Posts Tagged ‘democrats’
An applicable individual shall for each month beginning after 2013 ensure that the individual, and any dependent of the individual who is an applicable individual, is covered under minimum essential coverage for such month.
At least 24 hours before the performance of an abortion, a qualified medical professional trained in sonography and working under the supervision of a physician licensed in the Commonwealth shall perform fetal transabdominal ultrasound imaging on the patient undergoing the abortion for the purpose of determining gestational age.
Two mandates; one from a piece of legislation championed by Democrats, one from legislation championed from Republicans. The first is the individual healthcare mandate from the Patient Protection and Affordable Care Act, and the second is the ultrasound mandate from HB 462, recently signed into law by Gov. McDonnell.
Both are examples of an overreach in the government’s authority to compel behavior.
Nearly three dozen House Democrats are calling on Republicans to withdraw a section of the 2012 defense authorization bill that they say would effectively declare a state of permanent war against unnamed Taliban and al Qaeda operatives.
A Tuesday letter from House Judiciary Committee Chairman John Conyers Jr. (D-Mich.) and 32 other Democrats argues that affirming continued war against terrorist forces goes too far, giving too much authority to the president without debate in Congress.
…and back to September 10, 2011 we go.
That quote’s attributed to so many different people that I can’t nail down the exact source of it. That said, it’s time for many of us in the Republican Party to have a history lesson. Why?
Last month, RNC chair Michael Steele said the following when asked why blacks should vote Republican:
“You really don’t have a reason to, to be honest — we haven’t done a very good job of really giving you one. True? True.”
“We have lost sight of the historic, integral link between the party and African-Americans,” Steele said. “This party was co-founded by blacks, among them Frederick Douglass. The Republican Party had a hand in forming the NAACP, and yet we have mistreated that relationship. People don’t walk away from parties, Their parties walk away from them.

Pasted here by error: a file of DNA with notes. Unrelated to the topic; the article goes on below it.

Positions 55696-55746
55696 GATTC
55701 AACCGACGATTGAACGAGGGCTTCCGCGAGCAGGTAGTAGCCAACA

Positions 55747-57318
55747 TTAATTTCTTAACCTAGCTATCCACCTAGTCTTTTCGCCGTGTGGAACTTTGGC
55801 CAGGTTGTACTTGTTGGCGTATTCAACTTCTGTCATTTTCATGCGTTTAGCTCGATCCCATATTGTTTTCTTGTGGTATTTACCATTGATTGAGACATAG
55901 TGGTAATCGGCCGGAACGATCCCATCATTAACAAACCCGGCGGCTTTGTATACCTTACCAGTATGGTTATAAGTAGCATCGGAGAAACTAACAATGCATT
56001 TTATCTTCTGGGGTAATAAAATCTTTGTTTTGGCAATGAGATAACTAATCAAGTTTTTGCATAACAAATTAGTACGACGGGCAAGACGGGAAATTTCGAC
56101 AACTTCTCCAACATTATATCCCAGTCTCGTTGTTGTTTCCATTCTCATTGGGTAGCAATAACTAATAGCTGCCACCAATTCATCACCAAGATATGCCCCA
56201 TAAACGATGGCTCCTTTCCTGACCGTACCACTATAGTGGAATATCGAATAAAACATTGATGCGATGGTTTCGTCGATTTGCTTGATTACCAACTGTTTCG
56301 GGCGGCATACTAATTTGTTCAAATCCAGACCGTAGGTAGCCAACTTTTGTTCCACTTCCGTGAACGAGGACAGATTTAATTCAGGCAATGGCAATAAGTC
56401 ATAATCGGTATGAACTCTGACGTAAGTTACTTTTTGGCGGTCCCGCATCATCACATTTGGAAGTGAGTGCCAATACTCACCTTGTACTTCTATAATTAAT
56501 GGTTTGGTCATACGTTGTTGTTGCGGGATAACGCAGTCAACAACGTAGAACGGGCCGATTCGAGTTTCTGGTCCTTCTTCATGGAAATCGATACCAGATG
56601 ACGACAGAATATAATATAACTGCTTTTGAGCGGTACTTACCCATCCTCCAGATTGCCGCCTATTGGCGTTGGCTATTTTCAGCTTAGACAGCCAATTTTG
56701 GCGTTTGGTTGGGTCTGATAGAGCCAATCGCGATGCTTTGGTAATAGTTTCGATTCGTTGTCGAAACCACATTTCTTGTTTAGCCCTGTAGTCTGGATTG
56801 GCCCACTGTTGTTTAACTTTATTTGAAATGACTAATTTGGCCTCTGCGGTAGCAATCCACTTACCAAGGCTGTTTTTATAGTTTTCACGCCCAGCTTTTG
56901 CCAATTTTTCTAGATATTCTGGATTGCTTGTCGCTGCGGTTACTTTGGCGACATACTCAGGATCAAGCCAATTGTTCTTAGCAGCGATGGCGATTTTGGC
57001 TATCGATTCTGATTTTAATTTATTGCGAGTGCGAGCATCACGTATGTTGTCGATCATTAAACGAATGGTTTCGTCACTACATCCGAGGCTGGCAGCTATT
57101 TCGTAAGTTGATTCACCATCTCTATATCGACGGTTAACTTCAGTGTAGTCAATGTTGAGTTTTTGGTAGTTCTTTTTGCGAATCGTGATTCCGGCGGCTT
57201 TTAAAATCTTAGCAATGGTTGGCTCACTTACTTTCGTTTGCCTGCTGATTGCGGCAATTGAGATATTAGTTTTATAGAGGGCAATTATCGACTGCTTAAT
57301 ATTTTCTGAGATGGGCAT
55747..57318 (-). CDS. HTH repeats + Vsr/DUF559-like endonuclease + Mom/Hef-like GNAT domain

“Michael Steele is a RINO (Republican In Name Only) — he’s dividing the party and hurting recruitment efforts,” said Rev. Peterson. “Since January I have called for the GOP to fire Steele because he cannot be trusted to lead the party to victory. I’m hoping that party leaders will finally get over their fear of being called racists and dump him before it’s too late.”
Peterson then went on to pose several questions for Steele.
Is Steele right? Of course he is…and though I would’ve said that this time last year, there were several things that happened on McDonnell’s campaign that proved it. And he’s right for reasons that some black conservatives (many in my demographic, but some older as well) know all too well: we don’t carry our message to the black community, and when we try, it doesn’t relate to the issues and realities they face daily.
So what has the modern-day (which we’ll call post-1964, since that’s about when the shift took place) GOP done to alienate black voters? Let’s see.
Remember all those Republicans who said that Obamacare didn’t do anything to prohibit insurance companies from raising health insurance premiums (which contributed to the actual high cost of healthcare)? If they were wrong, would this be necessary?
Fearing that health insurance premiums may shoot up in the next few years, Senate Democrats laid a foundation on Tuesday for federal regulation of rates, four weeks after President Obama signed a law intended to rein in soaring health costs.
Mr. Harkin praised a bill introduced by Senator Dianne Feinstein, Democrat of California, that would give the secretary of health and human services the power to review premiums and block “any rate increase found to be unreasonable.” Under the bill, the federal government could regulate rates in states where state officials did not have “sufficient authority and capability” to do so.
The White House offered a similar proposal in the weeks leading up to approval of the health care legislation last month. But it was omitted from the final measure, in part for procedural reasons.